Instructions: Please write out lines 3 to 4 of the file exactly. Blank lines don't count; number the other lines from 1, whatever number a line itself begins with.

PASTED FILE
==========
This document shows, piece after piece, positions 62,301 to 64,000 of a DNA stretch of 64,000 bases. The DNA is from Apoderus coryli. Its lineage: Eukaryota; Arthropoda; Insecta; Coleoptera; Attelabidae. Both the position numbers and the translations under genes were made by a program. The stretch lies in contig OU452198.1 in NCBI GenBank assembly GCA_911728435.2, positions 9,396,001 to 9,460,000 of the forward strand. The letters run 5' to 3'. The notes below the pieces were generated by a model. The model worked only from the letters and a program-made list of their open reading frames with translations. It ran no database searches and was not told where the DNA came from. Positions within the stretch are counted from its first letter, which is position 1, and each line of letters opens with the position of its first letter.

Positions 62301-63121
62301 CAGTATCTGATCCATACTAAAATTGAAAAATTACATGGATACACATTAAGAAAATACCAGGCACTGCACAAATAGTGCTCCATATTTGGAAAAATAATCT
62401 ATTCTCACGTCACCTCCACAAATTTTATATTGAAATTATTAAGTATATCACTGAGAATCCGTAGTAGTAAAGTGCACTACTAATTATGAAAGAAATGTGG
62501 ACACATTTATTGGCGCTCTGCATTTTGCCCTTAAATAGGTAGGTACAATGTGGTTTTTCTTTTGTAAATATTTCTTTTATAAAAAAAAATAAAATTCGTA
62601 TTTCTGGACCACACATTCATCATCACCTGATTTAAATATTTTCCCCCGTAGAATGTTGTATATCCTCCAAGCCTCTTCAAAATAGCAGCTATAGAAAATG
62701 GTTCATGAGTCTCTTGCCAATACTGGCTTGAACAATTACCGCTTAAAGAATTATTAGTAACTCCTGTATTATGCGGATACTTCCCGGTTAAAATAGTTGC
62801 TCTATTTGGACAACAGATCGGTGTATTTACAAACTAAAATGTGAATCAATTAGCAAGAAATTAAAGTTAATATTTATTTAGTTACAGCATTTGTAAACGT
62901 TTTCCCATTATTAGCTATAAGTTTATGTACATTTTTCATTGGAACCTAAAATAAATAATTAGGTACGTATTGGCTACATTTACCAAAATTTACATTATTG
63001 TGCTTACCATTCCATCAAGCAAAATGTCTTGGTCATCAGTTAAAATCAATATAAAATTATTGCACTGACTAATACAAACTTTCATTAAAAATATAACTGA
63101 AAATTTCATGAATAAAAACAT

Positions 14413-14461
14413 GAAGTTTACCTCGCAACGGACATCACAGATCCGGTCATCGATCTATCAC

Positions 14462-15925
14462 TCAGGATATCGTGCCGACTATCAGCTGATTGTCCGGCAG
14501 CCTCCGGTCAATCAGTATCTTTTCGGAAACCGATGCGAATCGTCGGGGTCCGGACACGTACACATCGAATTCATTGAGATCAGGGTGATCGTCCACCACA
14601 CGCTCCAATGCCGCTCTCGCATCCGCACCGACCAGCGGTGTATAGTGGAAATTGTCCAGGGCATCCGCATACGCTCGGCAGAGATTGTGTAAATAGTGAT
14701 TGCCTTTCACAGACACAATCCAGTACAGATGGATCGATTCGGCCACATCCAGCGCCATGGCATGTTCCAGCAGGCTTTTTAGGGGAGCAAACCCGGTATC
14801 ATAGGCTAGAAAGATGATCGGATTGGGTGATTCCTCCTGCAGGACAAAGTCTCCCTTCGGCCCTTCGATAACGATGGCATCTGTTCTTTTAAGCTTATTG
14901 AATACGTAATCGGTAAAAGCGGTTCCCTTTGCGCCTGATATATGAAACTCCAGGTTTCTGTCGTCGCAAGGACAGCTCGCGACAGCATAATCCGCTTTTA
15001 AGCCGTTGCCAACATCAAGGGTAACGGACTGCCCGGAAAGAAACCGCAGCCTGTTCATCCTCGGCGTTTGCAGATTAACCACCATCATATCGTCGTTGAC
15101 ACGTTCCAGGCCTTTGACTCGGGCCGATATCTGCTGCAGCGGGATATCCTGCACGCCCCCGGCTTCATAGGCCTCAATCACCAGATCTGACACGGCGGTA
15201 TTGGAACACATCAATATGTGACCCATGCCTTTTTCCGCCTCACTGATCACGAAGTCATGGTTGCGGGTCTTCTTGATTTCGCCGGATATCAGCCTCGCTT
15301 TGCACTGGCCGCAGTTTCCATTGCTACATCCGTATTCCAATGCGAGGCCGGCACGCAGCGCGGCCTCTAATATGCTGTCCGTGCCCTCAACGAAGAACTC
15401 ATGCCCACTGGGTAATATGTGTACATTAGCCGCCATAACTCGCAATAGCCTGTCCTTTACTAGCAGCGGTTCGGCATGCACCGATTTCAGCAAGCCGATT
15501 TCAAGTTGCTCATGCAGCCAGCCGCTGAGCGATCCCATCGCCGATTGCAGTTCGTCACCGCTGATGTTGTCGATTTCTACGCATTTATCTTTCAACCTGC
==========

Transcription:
62301 CAGTATCTGATCCATACTAAAATTGAAAAATTACATGGATACACATTAAGAAAATACCAGGCACTGCACAAATAGTGCTCCATATTTGGAAAAATAATCT
62401 ATTCTCACGTCACCTCCACAAATTTTATATTGAAATTATTAAGTATATCACTGAGAATCCGTAGTAGTAAAGTGCACTACTAATTATGAAAGAAATGTGG